The WF training materials cover 13 core modules, plus a further 6 discipline-specific topics.  Similarly, the KS assessments present 95 new questions, across these 19 modular areas.  The first new module, Revit Architecture 2012, goes live next week.  The questions are written to comply with the AEC (UK) BIM Standard.

The idea, very simply, is to dovetail the KS results and highlighted skills gaps, into the appropriate modular courseware developed by WF.  Unlike other Revit training resources, or video tutorials, the WF content is intended for instructor-led training and designed with the trainer in mind, whether a full-time professional trainer or a part-time internal trainer, it includes all the tools to deliver high quality consistent training for AEC firms. In addition to delegate notes, the trainer gets access to trainer notes, slideshows and datasets to support the lectures, as well as more datasets, drawings and AVI videos to support the practical exercises.

For more details, go to and register for a web demo.

By the close of the year, our intention is to create assessments for RAC 2012 (metric & Imperial), RST 2012 (metric & Imperial) and RMEP 2012 (metric & Imperial).  More information and live product demonstrations of the combined assessment & training solution from KS & WF will be on display at Autodesk University.


Content Studio - a new way to manage Revit Families

Managing Revit Families is one of those thorny subjects that perplexes even the most BIM-savvy AEC firms.

Chris Senior, Principal of Revit Factory, has created a brilliant new tool for helping AEC firms to manage their Revit content.  I have had the pleasure of working with Chris for a number of years.  He is one of the most experienced independent Revit consultants and trainers in the UK, and a regular contributing author to the KS assessment library.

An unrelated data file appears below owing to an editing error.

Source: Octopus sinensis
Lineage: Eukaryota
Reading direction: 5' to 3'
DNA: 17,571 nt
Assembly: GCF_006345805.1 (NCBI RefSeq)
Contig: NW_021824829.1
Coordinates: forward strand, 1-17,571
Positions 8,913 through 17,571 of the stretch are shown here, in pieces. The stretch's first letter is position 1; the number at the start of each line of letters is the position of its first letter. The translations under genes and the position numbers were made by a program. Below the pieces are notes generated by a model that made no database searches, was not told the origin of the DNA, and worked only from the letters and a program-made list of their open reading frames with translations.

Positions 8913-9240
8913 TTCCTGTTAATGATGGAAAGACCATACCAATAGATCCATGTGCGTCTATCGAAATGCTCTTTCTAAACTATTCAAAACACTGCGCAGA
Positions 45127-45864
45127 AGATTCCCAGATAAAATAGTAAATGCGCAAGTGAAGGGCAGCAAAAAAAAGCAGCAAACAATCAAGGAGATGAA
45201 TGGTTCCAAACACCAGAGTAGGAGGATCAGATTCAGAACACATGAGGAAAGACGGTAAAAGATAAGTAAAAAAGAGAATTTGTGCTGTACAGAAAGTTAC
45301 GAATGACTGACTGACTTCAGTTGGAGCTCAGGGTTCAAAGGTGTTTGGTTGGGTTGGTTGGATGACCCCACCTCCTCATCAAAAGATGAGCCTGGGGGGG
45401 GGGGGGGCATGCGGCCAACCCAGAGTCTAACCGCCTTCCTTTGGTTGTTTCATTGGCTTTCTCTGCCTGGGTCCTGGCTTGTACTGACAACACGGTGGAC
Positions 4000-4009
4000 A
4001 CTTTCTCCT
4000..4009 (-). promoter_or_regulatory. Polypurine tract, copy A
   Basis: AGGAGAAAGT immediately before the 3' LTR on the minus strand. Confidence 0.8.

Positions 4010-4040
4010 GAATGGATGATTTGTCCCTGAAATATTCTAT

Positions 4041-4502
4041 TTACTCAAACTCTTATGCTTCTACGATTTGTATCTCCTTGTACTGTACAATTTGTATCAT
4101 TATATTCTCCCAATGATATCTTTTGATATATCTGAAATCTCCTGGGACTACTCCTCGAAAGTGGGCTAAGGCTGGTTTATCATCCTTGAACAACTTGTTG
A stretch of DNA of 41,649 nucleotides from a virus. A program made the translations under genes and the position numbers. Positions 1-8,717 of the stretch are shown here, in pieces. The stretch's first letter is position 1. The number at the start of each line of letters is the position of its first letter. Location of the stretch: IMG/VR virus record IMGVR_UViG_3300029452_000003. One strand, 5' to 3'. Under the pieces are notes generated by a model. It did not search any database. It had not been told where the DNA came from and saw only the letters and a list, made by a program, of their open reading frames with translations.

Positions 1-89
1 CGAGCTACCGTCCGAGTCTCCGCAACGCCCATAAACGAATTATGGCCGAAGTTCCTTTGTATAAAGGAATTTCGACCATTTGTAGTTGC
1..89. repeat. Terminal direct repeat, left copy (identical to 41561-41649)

Content|Studio is a digital library solution used to collect, manage and share Revit Families in a quality controlled environment. Now, AEC firms can file and index all their Revit files in one consistent electronic filing structure.

Chris explains, 'The advantages in efficiency will repay the investment made by a firm in months rather than years.  Content|Studio offers much more than a conventional filing system; information is stored in an intelligent quality controlled library making it easy to capture, manage, share and use Revit files'.

For more details, click here and register for a free demo.


Friday, 2 September 2011

CADsmart software - end of an era

Some nine years ago, we started developing software plug-ins for AutoCAD and MicroStation, which delivered a practical skills assessment experience, linking to the API of the Autodesk & Bentley applications.

This was a successful formula for many years.  But, as is often the case with technology, time moves on and, particularly with the impact of BIM on the AEC sector, we realised that we needed a more flexible approach, in order to embrace the future direction of our industry, with respect to skills assessment.